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Friday, September 30, 2022 — Houston, TX

Jai Wolf on persistence and heritage

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Photo by Christina Tan | The Rice Thresher

Jai Wolf performs at Stereo Live.

By Anna Ta and Christina Tan     6/10/17 7:41pm

Following his Sunday set cancellation, Jai Wolf, an alias for Sajeeb Saha, collaborated with Jauz and Party Favor to put on an impromptu free show for fans at Stereo Live Houston. The event garnered massive attention, with hundreds of attendees.

Saha first shot to fame when he remixed Skrillex’s “Ease My Mind.” From there, he mixed a variety of big name performers to great success, including ODESZA, Melanie Martinez and Mocki, before dropping his own original EP, “Kindred Spirits.” His work is notable for its South Asian influences, as in his most famous original piece, “Indian Summer.” On the rise since 2014, Jai Wolf recently performed at major festivals such as Coachella and Bonaroo.

What brings you to Houston? What’s appealing about performing here?



It’s always a good vibe here. Last time I played, I played at White Oak Music Hall, and I remember that everyone was really into the set and they enjoyed everything I was playing. I’m not so much EDM, I guess, and it’s cool to see people appreciate what I’m doing- so it’s always a good time in Houston, for sure.

Obviously you have some Indian influences in your music. What inspires you to do that? What sets you apart from other artists?

I listened to a lot of different music growing up, and a lot of it was based in my cultural roots, from Bangladesh — so I listened to a lot of Indian classical, Bengali classical music, so like sometimes when I approach my music, I think about that, when I write melodies and stuff. Only a couple of my songs have influences like that, but I’m definitely influenced by a myriad of different genres in music for sure. Like you could hear hip-hop beats in a lot of my songs, a lot of chill wave, '80s synth stuff going on — but I think it’s cool to take pieces from different things that I enjoy, such as my heritage, or '80s synth or hip-hop, and combine them together and see what comes out.

What is your advice to young people who are trying to make it in the music industry?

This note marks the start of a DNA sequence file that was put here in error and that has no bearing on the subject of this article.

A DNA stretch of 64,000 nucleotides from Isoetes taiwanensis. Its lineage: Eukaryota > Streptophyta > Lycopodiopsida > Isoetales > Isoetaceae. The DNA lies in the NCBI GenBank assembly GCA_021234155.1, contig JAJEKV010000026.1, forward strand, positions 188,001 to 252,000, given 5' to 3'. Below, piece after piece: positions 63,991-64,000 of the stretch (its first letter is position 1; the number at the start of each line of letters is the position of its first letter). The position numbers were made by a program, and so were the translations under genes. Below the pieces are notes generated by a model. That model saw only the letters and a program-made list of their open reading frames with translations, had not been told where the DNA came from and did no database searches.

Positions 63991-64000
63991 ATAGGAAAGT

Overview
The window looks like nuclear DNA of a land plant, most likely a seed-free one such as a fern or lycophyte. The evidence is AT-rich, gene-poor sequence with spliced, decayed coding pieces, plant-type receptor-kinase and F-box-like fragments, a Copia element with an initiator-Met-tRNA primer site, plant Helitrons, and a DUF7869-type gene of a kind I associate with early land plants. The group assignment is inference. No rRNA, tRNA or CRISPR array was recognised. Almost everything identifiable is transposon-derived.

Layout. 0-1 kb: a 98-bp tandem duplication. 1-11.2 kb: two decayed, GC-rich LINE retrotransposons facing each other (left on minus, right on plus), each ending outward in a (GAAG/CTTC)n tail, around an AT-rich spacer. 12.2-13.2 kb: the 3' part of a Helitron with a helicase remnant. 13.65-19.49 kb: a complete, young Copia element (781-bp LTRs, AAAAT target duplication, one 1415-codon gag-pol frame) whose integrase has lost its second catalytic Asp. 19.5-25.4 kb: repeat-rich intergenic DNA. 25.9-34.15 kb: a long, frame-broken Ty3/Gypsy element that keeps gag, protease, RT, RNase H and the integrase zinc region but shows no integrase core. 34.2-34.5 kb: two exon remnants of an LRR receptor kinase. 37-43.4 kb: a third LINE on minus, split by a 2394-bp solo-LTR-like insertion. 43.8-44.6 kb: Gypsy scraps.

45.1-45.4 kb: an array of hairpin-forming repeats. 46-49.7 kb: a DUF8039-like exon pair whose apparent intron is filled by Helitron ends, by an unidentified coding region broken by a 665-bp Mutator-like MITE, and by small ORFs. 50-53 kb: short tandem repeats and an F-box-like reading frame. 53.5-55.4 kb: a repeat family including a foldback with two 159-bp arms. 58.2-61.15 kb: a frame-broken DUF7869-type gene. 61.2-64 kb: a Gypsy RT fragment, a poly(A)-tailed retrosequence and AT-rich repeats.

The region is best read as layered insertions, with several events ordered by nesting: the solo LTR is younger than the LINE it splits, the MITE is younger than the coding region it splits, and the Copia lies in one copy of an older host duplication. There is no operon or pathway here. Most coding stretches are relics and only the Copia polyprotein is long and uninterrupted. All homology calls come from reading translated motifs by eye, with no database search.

Honestly, at the end of the day, a lot of it is perseverance, because so many people just kind of give up. That’s to me the number one thing. If you really want to make it, you just have to have that sort of determination and drive that no matter what happens, you just keep going. You have to really want it. I know so many people who try and they just quit, but if you put in all, every single effort, blood, sweat and tears, you can literally achieve anything you want. I know that sounds corny, but I honestly believe in that.

This free show is super last minute. What inspired you to do this, since a lot of other artists just went home?

I don’t come to Houston that often. Last year I played in Houston once. In 2015 I played in Houston once — and it’s totally unfair for the people of Houston if they cancel the show and I just never came back and never do anything in 2017. We put this together so that they could experience my music basically. Yeah, I don’t know. I was really looking forward to it, I’ve heard so many good things about Free Press — this was just to make it up to everyone.

What inspired you to make it free?

People work hard to pay for festival tickets — they’re really expensive. Most of these kids are probably in college, probably saving up, and we understand that. So, we didn’t want, "Oh, you paid for a festival ticket, now you have to pay again to see us even though the festival is cancelled." So, let’s just make it for free. We’re here to have a good time. It’s not about the money for us.

This interview has been edited for clarity.



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